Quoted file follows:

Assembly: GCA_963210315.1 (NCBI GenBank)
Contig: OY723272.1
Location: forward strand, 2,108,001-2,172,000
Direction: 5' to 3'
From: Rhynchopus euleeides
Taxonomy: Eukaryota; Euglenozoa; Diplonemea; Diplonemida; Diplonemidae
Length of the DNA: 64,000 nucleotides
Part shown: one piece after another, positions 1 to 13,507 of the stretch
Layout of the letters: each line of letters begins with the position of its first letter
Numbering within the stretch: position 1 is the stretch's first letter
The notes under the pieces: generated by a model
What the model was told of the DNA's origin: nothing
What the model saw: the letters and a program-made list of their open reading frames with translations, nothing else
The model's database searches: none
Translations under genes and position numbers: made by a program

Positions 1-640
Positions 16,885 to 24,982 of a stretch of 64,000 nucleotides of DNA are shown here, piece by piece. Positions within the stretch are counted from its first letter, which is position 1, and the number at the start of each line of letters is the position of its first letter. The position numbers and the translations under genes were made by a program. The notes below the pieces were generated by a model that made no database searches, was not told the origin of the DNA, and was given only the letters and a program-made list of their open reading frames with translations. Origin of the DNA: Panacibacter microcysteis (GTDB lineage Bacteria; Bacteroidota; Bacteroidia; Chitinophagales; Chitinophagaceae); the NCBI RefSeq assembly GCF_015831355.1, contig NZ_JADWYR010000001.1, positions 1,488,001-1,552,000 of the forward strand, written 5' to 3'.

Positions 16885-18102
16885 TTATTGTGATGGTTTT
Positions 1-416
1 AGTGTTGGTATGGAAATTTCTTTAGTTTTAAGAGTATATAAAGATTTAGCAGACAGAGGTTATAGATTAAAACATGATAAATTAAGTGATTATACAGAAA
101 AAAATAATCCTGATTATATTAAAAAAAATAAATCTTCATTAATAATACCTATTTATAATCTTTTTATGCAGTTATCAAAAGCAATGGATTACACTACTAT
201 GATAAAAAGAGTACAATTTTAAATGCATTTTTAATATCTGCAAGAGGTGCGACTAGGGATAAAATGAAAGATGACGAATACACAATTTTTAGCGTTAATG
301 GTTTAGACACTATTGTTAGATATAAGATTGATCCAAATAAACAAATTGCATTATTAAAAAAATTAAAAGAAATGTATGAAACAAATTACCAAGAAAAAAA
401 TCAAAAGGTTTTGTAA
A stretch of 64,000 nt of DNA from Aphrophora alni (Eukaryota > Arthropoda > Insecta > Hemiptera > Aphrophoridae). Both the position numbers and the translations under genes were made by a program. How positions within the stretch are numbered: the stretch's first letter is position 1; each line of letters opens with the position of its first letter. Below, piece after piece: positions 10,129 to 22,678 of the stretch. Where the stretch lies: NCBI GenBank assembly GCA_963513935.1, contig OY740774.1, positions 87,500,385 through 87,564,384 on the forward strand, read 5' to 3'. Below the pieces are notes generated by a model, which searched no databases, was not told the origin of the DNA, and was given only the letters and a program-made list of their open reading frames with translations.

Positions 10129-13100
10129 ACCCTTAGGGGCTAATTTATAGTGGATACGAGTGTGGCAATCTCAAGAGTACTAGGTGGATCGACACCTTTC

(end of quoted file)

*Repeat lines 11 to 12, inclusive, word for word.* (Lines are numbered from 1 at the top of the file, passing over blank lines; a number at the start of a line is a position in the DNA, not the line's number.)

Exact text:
The notes under the pieces: generated by a model
What the model was told of the DNA's origin: nothing